A bill introduced in the U.S. Senate this week would require the U.S. Federal Communications Commission to reconsider what bandwidth rates qualify as broadband, a move that won praise from some groups that call current broadband penetration statistics misleading.
Senator Daniel Inouye, a Hawaii Democrat and chairman of the Senate Commerce, Science, and Transportation Committee, introduced the Broadband Data Improvement Act Thursday along with five Democratic cosponsors. The bill would require the FCC to re-evaluate whether 200Kbps is sufficient bandwidth to justify being called broadband, and it would require the agency to create a new measurement, known as second-generation broadband, to identify networks' capability of transmitting high-definition video.
The bill would also require broadband providers to report availability of broadband and second-generation broadband connections within smaller geography areas than the postal zip codes the FCC now uses to measure the availability of such services.
In January, the FCC reported that broadband providers offer service in 99 percent of U.S. ZIP codes, but critics have called the FCC statistics misleading. A broadband provider has to serve only one residence in a zip code for it to be counted by the FCC. The U.S. had 64.6 million broadband lines in mid-2006, up 24 percent from the end of 2005, according to the FCC.
Many tech groups argue broadband is a major driver of the U.S. economy. On Thursday, a new group called the Open Internet Coalition, made up of e-commerce businesses and consumer groups, called for Congress to develop a national broadband policy aimed at making high-speed, low-cost service available to all U.S. residents.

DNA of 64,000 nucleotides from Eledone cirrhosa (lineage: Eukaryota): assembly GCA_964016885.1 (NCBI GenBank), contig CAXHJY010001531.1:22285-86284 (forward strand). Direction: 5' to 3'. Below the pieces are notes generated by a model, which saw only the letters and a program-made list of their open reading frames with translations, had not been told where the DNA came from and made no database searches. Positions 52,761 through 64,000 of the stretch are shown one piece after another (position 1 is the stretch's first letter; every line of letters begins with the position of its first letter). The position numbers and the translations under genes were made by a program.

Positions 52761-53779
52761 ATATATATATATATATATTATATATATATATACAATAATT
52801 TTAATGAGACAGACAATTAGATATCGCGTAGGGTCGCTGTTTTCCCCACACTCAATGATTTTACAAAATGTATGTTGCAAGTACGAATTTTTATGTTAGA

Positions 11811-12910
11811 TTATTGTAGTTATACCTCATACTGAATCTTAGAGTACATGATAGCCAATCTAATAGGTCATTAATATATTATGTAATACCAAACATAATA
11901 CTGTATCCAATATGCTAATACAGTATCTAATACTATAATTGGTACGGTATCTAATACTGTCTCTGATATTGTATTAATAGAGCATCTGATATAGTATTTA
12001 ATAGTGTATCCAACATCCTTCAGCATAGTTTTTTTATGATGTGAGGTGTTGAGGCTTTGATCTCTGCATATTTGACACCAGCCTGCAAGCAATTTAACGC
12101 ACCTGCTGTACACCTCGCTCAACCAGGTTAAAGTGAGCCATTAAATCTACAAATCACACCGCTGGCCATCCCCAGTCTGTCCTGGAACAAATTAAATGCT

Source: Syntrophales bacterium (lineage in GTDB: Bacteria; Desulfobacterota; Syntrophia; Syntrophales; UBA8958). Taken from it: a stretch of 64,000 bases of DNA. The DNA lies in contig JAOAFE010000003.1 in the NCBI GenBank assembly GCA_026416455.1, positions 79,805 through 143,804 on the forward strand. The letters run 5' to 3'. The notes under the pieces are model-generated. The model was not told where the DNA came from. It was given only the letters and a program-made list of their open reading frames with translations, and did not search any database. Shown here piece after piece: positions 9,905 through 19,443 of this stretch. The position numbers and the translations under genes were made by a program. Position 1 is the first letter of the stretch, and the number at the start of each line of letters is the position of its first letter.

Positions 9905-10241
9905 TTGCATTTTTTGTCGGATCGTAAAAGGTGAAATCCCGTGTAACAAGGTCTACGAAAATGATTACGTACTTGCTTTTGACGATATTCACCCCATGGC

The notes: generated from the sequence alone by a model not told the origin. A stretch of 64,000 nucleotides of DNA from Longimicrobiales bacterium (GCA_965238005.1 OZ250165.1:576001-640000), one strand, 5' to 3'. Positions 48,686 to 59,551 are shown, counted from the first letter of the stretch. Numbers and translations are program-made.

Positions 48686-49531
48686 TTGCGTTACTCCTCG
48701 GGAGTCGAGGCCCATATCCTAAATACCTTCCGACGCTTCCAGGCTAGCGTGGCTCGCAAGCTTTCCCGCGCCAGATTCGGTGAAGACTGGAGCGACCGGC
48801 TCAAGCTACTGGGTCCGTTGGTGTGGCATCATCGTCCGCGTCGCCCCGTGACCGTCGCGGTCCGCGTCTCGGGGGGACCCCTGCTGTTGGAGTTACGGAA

The bill will help Congress where to focus its broadband policies, Inouye said.
"The first step in an improved broadband policy is ensuring that we have better data on which to build our efforts," Inouye said in a statement. "In a digital age, the world will not wait for us. It is imperative that we get our broadband house in order and our communications policy right. But we cannot manage what we do not measure."
The bill would also direct the U.S. Government Accountability Office to develop broadband metrics on cost and speeds that can be used by consumers. The bill would require the FCC to conduct inquiries into broadband deployment on an annual, rather than periodic, basis.
Public Knowledge and Free Press, two advocacy groups that are members of the Open Internet Coalition, praised Inouye's bill.
"With this bill, we would finally be able to answer key questions the Federal Communications Commission has ignored for too long," Ben Scott, Free Press policy director, said. "We would have granular data about broadband availability, adoption, cost, and speed at a local level across the country. This information is invaluable."
The Telecommunications Industry Association, a trade group representing telecom suppliers, also praised the bill. The legislation will "help to ensure that Americans have access to affordable and reliable broadband services," the group said in a press release.